Major and Minor 6th Arpeggio Positions for Guitar
Carrying on from learning the 7th arpeggio shapes, this lesson will talk you through the major and minor 6th arpeggios. In addition to this, we will also take a look at how you can create you own extended arpeggio shapes for any arpeggio you should need; whether that be a 11th, 13th etc.
Major and minor 6th chord are constructed in the same way 7th chords are. To create a major 6th chord, simply place the 6th note in the scale above a major chord; or to create a minor 6th chord, simply place the 6th note from the scale above a minor chord. Unlike the 7th chords and arpeggios, the 6th note is the same for both the major and minor versions of the chords. This time there is no need to flatten the 6th note for the minor chords.
Below are two diagrams that show you what notes are included in both major and minor 6th chords:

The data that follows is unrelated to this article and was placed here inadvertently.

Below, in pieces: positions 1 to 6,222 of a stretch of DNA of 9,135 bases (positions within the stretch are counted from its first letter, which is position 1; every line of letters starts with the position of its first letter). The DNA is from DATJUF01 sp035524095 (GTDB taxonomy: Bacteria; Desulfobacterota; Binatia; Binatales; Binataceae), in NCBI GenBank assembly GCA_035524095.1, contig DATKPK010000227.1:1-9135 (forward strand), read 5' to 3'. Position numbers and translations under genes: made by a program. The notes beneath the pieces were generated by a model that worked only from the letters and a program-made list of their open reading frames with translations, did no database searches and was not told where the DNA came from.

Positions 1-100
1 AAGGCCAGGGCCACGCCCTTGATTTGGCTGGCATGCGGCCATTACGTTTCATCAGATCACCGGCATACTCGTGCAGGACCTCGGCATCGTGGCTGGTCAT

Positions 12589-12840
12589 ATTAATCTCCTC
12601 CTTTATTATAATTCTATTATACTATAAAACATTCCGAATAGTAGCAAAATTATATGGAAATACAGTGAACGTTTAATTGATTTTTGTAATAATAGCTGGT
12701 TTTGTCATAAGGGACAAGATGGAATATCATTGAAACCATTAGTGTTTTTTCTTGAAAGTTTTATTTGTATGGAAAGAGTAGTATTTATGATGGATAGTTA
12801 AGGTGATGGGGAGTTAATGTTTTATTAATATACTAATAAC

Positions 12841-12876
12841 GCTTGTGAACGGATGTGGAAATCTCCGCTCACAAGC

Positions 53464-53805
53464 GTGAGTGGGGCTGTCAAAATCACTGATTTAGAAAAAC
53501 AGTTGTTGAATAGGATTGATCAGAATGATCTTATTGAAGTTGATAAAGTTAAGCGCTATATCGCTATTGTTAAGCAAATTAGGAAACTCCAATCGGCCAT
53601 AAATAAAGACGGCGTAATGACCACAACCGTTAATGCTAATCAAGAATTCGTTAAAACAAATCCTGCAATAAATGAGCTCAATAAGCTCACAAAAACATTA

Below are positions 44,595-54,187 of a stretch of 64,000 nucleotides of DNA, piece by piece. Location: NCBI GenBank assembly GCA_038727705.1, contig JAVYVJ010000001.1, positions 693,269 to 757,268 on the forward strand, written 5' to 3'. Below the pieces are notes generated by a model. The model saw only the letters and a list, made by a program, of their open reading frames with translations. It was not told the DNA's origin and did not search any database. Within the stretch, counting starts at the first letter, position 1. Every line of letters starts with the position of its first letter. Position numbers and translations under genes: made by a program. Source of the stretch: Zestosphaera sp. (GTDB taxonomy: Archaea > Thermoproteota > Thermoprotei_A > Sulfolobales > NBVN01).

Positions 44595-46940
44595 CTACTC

As with all the other arpeggios, the shapes below are just examples of how the major and minor 6th arpeggios can be played. As long as you know what notes are in each arpeggio, and can find them on the guitar, you can easily begin to create your own shapes. Once again, the TAB shows the examples written out in the key of C.
C Major 6th Arpeggio Positions:
C Minor 6th Arpeggio Positions:
If you wish to start creating extended chord arpeggios, the process is quite simple once you understand how the construction of each chord works. If we go right back to the basics of creating minor and major chords from the major scale, you should remember that they are simply three notes, stacked in thirds taken from the major or minor scale. If you then go on to stack another third on top of the major and minor chords you get 7th chords, be that dominant, major or minor 7ths.
If you carry on stacking thirds above the seventh chords, you will end up with extended chords in the following order, 9th, 11th, 13th and so on. So, if you take a seventh chord and add another third, you get a 9th, and then add another and you get an 11th. Take a look at the diagrams below to see how the chords can be built upon:
image credit – espos